from shocks as well as rack rails as this was installed in a
client's rack in his server room:
When setting everything up, I want this to be as
trouble-free as possible. Since hard drives typically have a design
lifetime of 5 years, I won't install a server at a client with used 5
year old hard drives. That is like putting a transmission with
250,000 miles on it into your car - it might work for another 100K
miles, but it is more likely going to break down anytime now. So all new 1 TB
and 2 TB hard drives for this server! Here are a couple of servers
on the workbench - I'm in the
middle of setting them up. The boxes on top are all new hard drives:
Inside, the system was squeaky clean. Often times
you find older equipment that wasn't maintained properly gunked up
with dust and dirt, the fans are all clogged and not turning very
well - but not from this supplier, which is why I use them. They get off-lease systems from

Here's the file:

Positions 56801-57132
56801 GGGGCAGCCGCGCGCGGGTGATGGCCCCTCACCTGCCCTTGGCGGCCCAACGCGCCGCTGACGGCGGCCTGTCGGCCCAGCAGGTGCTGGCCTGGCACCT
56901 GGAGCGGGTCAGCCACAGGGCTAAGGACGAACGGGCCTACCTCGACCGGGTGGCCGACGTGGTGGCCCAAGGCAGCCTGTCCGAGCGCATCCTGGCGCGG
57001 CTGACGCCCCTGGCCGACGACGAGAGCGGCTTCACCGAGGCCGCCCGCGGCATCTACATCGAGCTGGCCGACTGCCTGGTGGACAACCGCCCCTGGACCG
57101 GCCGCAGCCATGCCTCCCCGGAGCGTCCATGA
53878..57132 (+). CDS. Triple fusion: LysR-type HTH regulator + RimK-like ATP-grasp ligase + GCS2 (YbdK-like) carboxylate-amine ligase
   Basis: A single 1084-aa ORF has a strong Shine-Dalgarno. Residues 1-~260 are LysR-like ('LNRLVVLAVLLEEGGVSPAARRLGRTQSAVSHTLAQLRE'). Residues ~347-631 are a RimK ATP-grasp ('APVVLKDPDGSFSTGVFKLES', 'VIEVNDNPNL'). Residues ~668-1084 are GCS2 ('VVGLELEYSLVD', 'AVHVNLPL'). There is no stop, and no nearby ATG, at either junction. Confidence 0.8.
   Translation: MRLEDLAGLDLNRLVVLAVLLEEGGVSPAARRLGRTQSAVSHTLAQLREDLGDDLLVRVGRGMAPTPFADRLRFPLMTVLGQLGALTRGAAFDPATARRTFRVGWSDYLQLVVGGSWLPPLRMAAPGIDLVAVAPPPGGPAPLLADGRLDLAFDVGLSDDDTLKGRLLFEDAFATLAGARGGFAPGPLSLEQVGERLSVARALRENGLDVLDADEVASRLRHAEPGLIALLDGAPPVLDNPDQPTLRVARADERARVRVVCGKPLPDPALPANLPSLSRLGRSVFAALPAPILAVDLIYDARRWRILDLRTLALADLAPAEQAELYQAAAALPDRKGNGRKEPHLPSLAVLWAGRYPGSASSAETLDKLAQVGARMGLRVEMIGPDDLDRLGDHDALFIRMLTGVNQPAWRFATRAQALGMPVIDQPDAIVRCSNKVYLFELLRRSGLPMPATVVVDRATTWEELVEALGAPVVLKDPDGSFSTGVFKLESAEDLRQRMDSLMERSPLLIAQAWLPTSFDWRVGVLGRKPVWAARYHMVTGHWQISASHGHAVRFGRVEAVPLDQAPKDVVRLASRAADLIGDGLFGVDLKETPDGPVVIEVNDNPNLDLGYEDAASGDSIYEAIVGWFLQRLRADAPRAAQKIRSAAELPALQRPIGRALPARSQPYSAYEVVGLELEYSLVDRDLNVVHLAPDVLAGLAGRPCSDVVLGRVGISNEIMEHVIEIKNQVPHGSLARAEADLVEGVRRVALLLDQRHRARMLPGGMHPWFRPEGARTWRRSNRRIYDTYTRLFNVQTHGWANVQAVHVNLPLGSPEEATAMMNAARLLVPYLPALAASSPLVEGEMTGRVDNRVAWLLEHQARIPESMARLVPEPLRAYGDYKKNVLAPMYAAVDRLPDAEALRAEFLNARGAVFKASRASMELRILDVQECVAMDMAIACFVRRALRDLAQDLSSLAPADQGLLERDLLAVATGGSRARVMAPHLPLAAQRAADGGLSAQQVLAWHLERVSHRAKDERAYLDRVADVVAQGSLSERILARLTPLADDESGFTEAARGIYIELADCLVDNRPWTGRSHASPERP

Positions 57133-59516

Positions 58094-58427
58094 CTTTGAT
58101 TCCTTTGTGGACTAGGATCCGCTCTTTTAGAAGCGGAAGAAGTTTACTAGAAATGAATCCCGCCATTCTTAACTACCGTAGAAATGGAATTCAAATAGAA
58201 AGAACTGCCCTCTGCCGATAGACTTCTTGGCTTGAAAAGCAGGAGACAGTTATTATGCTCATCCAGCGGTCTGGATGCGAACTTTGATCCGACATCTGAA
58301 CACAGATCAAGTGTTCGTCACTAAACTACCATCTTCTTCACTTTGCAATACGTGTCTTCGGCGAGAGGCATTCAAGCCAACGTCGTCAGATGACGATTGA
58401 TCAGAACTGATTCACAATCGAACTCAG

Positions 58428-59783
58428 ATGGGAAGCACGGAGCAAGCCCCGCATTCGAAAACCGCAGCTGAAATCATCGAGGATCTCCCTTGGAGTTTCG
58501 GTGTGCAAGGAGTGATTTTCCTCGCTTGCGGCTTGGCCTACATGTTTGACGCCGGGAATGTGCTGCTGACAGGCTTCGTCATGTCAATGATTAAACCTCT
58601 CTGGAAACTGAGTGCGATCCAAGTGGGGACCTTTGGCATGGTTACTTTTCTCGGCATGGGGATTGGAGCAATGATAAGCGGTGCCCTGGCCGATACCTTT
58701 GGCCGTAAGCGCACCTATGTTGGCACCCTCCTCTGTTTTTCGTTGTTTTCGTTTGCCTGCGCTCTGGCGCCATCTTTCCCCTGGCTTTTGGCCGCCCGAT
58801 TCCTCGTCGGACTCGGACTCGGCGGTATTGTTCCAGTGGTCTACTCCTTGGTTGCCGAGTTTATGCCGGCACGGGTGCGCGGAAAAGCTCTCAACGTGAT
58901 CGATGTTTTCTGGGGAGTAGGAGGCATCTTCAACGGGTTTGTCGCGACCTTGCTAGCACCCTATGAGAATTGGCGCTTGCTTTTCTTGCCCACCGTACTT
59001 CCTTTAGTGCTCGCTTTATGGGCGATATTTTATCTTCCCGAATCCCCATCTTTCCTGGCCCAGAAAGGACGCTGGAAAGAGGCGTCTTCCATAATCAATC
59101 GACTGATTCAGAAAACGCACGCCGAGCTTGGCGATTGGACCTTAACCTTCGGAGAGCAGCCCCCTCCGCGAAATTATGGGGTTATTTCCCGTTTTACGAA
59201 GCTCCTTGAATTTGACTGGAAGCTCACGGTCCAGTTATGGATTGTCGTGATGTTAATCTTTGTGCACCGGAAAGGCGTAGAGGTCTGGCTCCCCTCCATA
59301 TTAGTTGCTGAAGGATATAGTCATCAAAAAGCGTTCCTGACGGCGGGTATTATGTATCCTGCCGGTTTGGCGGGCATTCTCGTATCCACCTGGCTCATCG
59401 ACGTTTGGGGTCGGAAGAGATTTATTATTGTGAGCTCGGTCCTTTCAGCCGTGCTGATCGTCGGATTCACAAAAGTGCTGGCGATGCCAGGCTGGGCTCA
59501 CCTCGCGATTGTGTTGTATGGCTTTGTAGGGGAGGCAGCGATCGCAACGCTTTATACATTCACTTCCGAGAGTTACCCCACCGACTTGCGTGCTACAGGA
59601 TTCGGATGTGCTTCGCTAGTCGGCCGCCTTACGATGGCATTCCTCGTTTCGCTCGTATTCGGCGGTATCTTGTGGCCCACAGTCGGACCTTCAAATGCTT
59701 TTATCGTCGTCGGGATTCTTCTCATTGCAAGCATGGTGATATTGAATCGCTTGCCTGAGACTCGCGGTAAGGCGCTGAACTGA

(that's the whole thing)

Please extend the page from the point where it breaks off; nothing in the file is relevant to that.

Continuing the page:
well kept data centers that
are being replaced with new stuff, check them out, and re-sell them.
I get them, do all the updates required, install new
drives, setup for the client as necessary, and deliver your server
ready to go!
What did 5 years
in computer evolution buy you?
The detailed specs on this system as shipped from Dell
are listed here, but
to summarize, it too has dual CPUs, each is a quad-core, 2.5 GHz CPU
speed, this particular unit had 32 GB of RAM, dual power supples, and
space for up to 6 hard drives.
How much better / faster is the new system than the
old one? That is a complicated question.
In the old days, you could compare two processors by
'clock speed' in KHz (KiloHertz), MHz (MegaHertz) or GHz